What’s A Mighty Horde Of Women In Very Big Hats, Advancing all about?:
In the final story of this collection we learn what became of Sophie Rackham through the memories of her son who is speaking to us from the 1990’s at the grand old age of 92.
What did I think?:
For the final story in Michel Faber’s collection, I was expecting something stupendous as I was such a big fan of his novel The Crimson Petal And The White. In the Apple, Faber takes the characters from his ground-breaking novel and gives us an eye-opening tidbit into their lives post The Crimson Petal. I was so pleased that he chose the last story to give us an idea of what happened to Sophie Rackham after her extraordinary adventures with Sugar – I’m wary of spoiling things for people who haven’t read the novel so I won’t mention much more about what actually happened and generally speaking, I loved what I read but it left me hungry for a bit more.
My favourite part of the story was probably the first half. It opens with a man recalling his childhood with his mother, Sophie and I found it incredibly engaging and in points, frankly hilarious. Henry has spent much of his early childhood with his parents in Australia and has only recently at the age of seven, moved back to England where he was surprised to discover that this is where his parents real home is. He notes that it wasn’t especially easy fitting in at his new school due to the strong characters of his parents and their living situation which they share with an “Aunt” Primrose. She is no relation to the family but has been living with them as long as he can remember and is what the children in his class claim as unnatural, mainly due to the manner of her dress which is quite “manly,” in appearance and certainly not conforming to the fashions of the time (1908).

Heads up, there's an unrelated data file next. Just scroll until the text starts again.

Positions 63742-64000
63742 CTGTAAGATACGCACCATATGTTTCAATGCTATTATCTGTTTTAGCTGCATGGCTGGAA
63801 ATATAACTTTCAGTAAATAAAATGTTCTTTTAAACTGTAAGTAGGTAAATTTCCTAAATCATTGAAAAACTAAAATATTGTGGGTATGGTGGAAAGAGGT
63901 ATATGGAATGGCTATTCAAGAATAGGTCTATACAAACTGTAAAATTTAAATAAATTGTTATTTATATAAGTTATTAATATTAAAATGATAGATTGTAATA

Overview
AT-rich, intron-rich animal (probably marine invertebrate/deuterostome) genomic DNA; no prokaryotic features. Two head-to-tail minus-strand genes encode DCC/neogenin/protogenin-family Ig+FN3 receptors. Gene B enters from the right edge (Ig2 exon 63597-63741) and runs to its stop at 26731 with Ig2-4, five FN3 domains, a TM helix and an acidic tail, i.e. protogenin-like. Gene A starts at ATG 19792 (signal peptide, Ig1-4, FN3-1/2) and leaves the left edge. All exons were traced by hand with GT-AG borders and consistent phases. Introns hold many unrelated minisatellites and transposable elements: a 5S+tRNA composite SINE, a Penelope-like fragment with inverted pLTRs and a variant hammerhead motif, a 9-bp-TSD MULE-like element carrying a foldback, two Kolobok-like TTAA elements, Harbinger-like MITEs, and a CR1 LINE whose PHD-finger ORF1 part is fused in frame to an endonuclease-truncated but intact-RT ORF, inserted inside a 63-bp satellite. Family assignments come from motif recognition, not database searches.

All three parental figures to Henry are such interesting characters and strident believers in suffrage and Votes For Women. The main crux of the story focuses on a famous Suffragette March in that year, which Henry is delighted to be a part of. Things don’t exactly go according to plan on the big day however, and it is the events at the march and certain things he has picked up in intimate conversations with his mother that makes Henry realise that his childhood was such an innocent time. He is only now starting to discover that the adult world is far more complex, and the adults he knows far more fallible than he ever could have believed.
As I mentioned, I really enjoyed the earlier parts of this story especially learning about Henry’s family in the events preceding the famous march. That’s not to say I didn’t like the second half – I loved how Faber empowered women and there were many bitter-sweet moments as Sophie Rackham tentatively explored her early life again before becoming overcome by the whole process. I just felt as if there should have been more information about Sophie’s childhood after the events of The Crimson Petal which was only gently and very teasingly touched upon. Of course, I would have loved to hear about Sugar also and what happened to her but she remains quite a distant, ghostly figure in this narrative. Saying that, The Apple is a great collection of stories for fans of the novel which heighten the whole reading experience and quite frankly, made me desperate for a follow-up!
Would I recommend it?:
Star rating (out of 5):
NEXT SHORT STORY: The Mean Time by Karin Slaughter (stand-alone).